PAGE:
Is it possible to build adolescents’ cognitive adaptive capacity through climate change education? Insights into a two-year long educational programme in North Tyrol (Austria) and South Tyrol (Italy)

Oliver Gerald Schrot*, Dunja Peduzzi, David Ludwig, Maximilian Riede, Lars Keller

*Corresponding author for this work

Research output: Contribution to journalArticleAcademicpeer-review

Abstract

Adapting to anthropogenic climate change requires informed citizens capable of managing personal and societal risks. This study explores the contribution of climate change education (CCE) to build adolescents’ cognitive adaptive capacity. As defined by Grothmann and Patt's (2005) Model of Private Proactive Adaptation to Climate Change (MPPACC), cognitive dimensions of adaptive capacity correspond to climate change risk perception and adaptation appraisal as preconditions for individual adaptation actions. Their model has been operationalised to examine adolescents’ cognitive adaptive capacity in a pre-test–post-test design, and the educational programme Generation F3–Fit for Future is presented as a quasi-experiment linking this concept with CCE. Because cognitive adaptive capacity is a complex and multifaceted concept, this contribution also studies the influence of CCE on knowledge and thinking skills, which are important dimensions as well. Overall, 173 upper-secondary school students aged between 16 and 18 years actively collaborated with 57 scientific and practical experts on climate change adaptation (CCA) in North and South Tyrol. Additionally, the programme included control groups. Over two school years, Generation F3–Fit for Future encouraged students to follow constructivist inquiry-based CCE, and they carried out their own research-oriented CCA projects. A mixed methods approach compared data from a multivariate multilevel mixed model collected by web-based questionnaires (N = 231) and qualitative data from problem-centred interviews (N = 47), which were analysed by documentary method. The results suggest a mismatch between quantitative and qualitative data. Quantitative data do not show any change in adolescents’ risk perception and adaptation appraisal, but qualitative data reveal that intervention group students demonstrated increased levels of adaptation knowledge and elaborated critical as well as forward thinking skills. Control group students did not show such capacities after standard curriculum education. It is concluded that CCE holds potential to build several dimensions of adolescents’ cognitive adaptive capacity. Upcoming research should further explore mixed research approaches and advance adaptive capacity theory to better understand this concept.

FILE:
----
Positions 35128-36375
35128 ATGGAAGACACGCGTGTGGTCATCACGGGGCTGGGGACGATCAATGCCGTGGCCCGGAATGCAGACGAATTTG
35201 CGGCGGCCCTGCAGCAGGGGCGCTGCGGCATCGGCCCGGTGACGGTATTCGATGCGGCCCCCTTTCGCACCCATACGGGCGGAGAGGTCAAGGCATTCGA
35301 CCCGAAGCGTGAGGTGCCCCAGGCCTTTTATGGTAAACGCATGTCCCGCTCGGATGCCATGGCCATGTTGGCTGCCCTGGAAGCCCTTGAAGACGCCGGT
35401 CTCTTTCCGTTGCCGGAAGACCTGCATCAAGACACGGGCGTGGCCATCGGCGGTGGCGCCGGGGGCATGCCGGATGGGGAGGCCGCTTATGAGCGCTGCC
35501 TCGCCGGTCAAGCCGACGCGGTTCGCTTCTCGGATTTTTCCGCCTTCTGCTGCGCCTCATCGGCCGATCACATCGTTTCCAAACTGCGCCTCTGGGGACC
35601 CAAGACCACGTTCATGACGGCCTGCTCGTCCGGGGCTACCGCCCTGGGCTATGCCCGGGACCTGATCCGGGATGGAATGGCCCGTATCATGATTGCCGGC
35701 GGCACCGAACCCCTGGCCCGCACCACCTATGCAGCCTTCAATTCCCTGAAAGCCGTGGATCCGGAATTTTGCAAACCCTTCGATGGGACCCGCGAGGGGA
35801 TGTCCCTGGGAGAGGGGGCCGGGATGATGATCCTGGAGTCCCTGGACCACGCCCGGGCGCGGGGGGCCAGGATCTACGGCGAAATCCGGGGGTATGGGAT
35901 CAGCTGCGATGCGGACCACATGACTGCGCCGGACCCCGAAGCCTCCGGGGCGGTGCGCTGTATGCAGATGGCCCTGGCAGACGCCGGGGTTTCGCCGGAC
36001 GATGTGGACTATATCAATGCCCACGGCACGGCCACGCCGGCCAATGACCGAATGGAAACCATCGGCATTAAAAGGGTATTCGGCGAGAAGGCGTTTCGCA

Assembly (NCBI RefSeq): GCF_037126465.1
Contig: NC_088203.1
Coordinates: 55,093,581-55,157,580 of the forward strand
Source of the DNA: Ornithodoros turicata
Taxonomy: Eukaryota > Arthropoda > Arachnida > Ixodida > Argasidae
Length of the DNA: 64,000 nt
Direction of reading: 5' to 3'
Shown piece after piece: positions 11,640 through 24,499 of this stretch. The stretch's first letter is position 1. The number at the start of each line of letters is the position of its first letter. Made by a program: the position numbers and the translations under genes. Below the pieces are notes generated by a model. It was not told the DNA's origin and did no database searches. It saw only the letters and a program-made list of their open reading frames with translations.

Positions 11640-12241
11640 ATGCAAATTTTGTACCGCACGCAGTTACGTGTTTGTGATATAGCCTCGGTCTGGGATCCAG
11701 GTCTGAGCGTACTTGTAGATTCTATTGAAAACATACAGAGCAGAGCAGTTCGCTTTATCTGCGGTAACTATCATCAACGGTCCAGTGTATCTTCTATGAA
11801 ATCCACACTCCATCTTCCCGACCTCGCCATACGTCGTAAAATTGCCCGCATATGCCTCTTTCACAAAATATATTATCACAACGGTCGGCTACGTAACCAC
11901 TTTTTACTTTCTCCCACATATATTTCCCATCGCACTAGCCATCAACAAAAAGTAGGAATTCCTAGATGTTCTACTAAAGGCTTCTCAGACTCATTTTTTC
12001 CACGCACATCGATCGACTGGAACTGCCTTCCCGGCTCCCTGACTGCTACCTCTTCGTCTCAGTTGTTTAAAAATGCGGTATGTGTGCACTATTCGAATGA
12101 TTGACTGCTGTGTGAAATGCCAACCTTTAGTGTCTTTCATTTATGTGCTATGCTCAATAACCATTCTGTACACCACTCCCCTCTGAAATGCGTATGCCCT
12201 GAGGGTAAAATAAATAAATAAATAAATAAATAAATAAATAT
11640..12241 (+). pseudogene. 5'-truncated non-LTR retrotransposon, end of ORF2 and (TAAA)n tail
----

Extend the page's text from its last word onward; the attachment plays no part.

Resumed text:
Original languageEnglish
Article number100327
JournalClimate Risk Management
Volume33
DOIs
Publication statusPublished - 20 May 2021

Keywords

  • Adaptation
  • Adolescents
  • Capacity building
  • Climate change
  • Climate change education

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